Cork Boat: A True Story of the Unlikeliest Boat Ever Built

by John Pollack

Paperback, 2005

Call number

ADV POL

Collection

Publication

Anchor (2005), 304 pages

Description

Using over 160,000 wine corks, John Pollack fulfilled his life-long dream, which was to build a cork boat to sail down the Douro River in Portugal. This is a true story of camaraderie, determination, and the power of imagination.

User reviews

LibraryThing member librarymeg
For me, the biggest danger in reading books of unlikely adventure in beautiful locales is that I'm immediately struck with the intense desire to do something amazing and travel the world. This is exactly what happened when I read Cork Boat. It's the story of John Pollack and Garth Goldstein, and their unusual project of building a replica Norse longboat completely out of wine and champagne corks. John Pollack, who came up with the idea as a child, spent his entire life saving corks with the intention of one day achieving his childhood dream. In the meantime, he led a fascinating life in its own right. His father, an academic, did a lot of fieldwork which brought his family all around the world to experience both wonder and tragedy. John himself, the winner of the 18th Annual O. Henry Pun-Off World Championships, also became a speechwriter for President Clinton and a staff writer for an Antarctic expedition. But it's the Cork Boat that's truly the heart of this story. Pollack describes the intense challenge of finding enough corks (nearly 1/3 of a million) to build the boat, finding an appropriate way to build with them, and then rallying friends and family to complete the arduous task of constructing the boat. The whole endeavor is topped off by what they imagined as a leisurely drift down the Douro River in Portugal. Needless to say, not everything goes smoothly. Nevertheless, Pollack's story is humorous and poignant and inspiring. I heartily enjoyed reading it, and have become interested in the history of both Portugal and the humble cork. Most of all, I've been inspired to revisit my childhood dreams and wonder, perhaps . . . .… (more)
LibraryThing member marmot
A funny and inspiring tale of a whimsical plan to build a boat from discarded wine corks. Since childhood, the author collected used corks for an imaginary raft. Years later he decides to complete the project, but numbers of corks necessary are enormous, and the dream becomes an obsession that takes years of effort.

Pollack was once a speech writer for President Clinton, and the story contains many of the best things about a rousing oration: a childhood dream, on the verge of being lost, but through teamwork and faith and hard work, the author is able to finally achieve his plans.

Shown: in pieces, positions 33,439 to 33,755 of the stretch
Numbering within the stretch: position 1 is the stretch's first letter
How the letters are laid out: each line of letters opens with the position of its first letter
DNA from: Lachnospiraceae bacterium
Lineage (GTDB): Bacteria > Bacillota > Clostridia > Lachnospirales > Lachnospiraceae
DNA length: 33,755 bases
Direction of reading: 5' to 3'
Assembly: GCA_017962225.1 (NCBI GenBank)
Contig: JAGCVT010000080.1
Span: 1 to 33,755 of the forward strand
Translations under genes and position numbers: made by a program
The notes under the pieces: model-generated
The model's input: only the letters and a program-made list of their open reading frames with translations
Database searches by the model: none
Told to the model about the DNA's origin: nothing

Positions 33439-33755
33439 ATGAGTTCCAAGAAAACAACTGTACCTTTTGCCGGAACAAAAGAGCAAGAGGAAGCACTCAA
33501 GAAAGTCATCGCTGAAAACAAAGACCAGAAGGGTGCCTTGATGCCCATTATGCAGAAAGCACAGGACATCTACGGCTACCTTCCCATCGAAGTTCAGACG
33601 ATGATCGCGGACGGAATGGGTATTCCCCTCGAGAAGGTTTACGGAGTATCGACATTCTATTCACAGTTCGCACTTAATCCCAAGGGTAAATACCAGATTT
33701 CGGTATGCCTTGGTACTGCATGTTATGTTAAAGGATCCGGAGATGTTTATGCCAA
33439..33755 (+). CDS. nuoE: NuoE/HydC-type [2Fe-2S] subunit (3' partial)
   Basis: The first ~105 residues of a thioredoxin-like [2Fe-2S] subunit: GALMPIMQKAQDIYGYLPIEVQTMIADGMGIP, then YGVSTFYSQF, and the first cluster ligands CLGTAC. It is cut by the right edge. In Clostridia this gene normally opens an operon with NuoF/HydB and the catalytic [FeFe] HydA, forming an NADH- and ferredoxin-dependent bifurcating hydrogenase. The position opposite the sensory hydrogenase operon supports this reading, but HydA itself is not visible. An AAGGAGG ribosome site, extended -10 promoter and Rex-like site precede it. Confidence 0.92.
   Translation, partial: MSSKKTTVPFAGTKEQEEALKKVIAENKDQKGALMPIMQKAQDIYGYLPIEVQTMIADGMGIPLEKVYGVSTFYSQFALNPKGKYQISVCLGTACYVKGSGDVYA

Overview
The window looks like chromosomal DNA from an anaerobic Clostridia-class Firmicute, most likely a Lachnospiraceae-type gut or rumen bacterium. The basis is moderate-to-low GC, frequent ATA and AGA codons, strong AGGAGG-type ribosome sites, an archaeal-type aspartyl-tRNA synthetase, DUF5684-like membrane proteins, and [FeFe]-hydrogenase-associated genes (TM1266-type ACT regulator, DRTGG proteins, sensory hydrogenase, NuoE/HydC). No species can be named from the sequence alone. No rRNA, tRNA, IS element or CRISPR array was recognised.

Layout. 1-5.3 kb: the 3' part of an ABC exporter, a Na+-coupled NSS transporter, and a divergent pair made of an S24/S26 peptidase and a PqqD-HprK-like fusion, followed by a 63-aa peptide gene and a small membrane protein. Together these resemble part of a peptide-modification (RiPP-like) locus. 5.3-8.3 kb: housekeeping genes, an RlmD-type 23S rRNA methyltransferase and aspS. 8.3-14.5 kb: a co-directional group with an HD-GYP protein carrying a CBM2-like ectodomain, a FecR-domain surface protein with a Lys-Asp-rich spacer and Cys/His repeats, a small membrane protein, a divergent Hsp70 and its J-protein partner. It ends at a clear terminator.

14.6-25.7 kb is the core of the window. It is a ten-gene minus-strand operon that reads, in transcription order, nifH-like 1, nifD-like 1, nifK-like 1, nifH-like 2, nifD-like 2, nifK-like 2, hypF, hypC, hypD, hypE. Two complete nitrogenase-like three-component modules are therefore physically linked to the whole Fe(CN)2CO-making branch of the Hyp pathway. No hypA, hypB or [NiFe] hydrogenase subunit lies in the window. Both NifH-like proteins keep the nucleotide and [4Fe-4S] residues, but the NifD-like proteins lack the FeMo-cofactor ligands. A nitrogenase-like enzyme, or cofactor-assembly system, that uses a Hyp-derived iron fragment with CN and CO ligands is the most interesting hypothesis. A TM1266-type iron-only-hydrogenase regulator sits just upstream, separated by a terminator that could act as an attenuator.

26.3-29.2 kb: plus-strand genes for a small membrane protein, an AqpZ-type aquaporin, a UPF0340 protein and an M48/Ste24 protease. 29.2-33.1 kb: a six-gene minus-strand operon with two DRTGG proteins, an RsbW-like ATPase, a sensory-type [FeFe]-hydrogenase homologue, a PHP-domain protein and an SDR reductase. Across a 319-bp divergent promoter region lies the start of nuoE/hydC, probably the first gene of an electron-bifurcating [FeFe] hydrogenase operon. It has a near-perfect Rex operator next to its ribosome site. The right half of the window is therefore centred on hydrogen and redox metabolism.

Well, the story is more fun and silly than that makes it sound. The enthusiasm of the author for his project is infectious, and you may find yourself reviving some old childhood visions, too.
… (more)
LibraryThing member AmronGravett
Once a speechwriter for Bill Clinton, Pollack left and pursued a childhood dream to build a boat made entirely out of wine corks. An amazing 165,321 corks later, he set sail down the Douro River in Portugal. This book is such a fun read. I recommend it to anyone who loves travel tales, boats or just clever writers.
LibraryThing member sweetiegherkin
This book is the true story of a Congressional (and later presidential) speechwriter who decides to clear his mind of politics for a bit and pursues a childhood dream of building a boat made entirely of bottle corks. This childhood fantasy ends up taking a lot more time and work than Pollack anticipates, but ultimately leads to a sort of cult fame for Pollack and his fellow boat makers as they travel down the Douro river through Portugal wine country to the cries of "cork boat! cork boat!" While I thought the quirky idea of building a boat made entirely of corks sounded intriguing, I was a little bit bored by the tedious descriptions of the actual engineering and building of the boat (the middle section of the book). However, it was sometimes interesting to hear about small successes and failures along the way. It was also interesting to see how the author's relationships with his friends and family were challenged and enhanced through this project. But what was the most interesting out of the tale was the back story behind why the author built the boat (told in the beginning of the book) and the trip through Portugal (described toward the end of the book).… (more)
LibraryThing member memccauley6
While the subject matter makes it painfully easy to make nautical puns... I will simply say that I could not force myself to finish. Was it the bad writing, the unsympathetic narrator, the terrible pacing?

Yes - and much, much more. This would be an amusing magazine or newspaper article...
LibraryThing member kenno82
Well-written. Perhaps the most interesting parts of the book related to his speech-writing days in the White House, as opposed to the building of the cork boat. An interesting and tragic personal story of tragedy and resilience is also nicely weaved throughout.
LibraryThing member nkmunn
Where to start ? Perhaps w the boat - Pollack writes a great memoir here of a boat constructed of unusual materials but suspiciously absent is any mention of whether or how it was made water-tight . . . was it or wasn't it ? How?
LibraryThing member taramatchi
What a fun little story. I really enjoyed reading about the relationships between him and his friends as he built the boat and almost wish I got to see the ship when it was still around. A book about making a dream a reality.

Pages

304

ISBN

1400034906 / 9781400034901
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